said by Jack_in_VA:
Until recently diesel railroad engines were never shut down. Sometimes they would sit and idle for hours. Now they do shut them down because of fuel costs.
Railroads prefer to keep locomotives idling for two reasons, the primary one being a warm engine is a bear to restart and second beeze if there is a possibility of the temps dropping below 32 the engineer is required to dump the cooling water out of the engine when tying it down if the locomotive is not equipped with temperature controlled dump valves.
Either way the cooling system must be refilled before firing the locomotive back up which is not only a time consuming process it requires a ready supply of clean water and lots of it, heck a basic locomotive such as a GP-40 requires 254 gallons of cooling water.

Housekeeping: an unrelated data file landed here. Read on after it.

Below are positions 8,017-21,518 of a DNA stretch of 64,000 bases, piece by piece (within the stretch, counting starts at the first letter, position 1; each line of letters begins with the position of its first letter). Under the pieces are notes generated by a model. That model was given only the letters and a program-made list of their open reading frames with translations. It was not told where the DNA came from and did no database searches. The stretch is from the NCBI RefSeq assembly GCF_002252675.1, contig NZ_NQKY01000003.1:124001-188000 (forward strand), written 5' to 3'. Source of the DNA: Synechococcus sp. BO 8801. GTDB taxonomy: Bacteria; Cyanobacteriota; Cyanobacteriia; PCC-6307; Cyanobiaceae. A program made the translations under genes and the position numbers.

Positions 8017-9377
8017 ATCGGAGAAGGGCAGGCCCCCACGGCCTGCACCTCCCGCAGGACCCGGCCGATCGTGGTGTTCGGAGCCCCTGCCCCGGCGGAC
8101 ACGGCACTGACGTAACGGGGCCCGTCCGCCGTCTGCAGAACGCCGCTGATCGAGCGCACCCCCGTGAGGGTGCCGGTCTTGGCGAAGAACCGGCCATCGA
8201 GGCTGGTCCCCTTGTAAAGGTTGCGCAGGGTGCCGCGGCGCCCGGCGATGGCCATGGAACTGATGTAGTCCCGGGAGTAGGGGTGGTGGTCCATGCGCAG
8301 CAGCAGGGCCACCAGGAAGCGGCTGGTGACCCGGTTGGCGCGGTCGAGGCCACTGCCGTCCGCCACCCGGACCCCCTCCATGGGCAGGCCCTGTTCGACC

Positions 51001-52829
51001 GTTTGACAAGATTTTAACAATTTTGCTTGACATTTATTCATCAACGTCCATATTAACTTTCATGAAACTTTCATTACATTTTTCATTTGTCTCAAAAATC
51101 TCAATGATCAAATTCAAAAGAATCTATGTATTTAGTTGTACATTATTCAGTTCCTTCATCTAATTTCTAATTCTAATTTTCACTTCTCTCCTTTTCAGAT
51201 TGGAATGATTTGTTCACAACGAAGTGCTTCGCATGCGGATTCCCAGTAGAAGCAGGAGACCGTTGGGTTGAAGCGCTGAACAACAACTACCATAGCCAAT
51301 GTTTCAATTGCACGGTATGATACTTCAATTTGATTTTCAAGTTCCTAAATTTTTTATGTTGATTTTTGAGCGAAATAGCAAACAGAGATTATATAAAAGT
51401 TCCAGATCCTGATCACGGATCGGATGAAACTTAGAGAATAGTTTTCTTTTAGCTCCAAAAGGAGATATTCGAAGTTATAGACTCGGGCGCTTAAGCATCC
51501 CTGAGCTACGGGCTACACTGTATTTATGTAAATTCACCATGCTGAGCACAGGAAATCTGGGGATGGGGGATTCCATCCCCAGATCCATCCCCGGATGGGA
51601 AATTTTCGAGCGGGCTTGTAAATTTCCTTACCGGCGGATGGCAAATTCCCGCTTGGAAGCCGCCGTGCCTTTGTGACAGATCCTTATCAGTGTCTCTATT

Hence the reason so many locomotives are tied down with the reverser removed and left to idle when not in service.
And as a foamer I can assure you when it comes to wet stacking, pffft, even after day of idling that is not a problem.
Madness takes its toll, please have exact change ready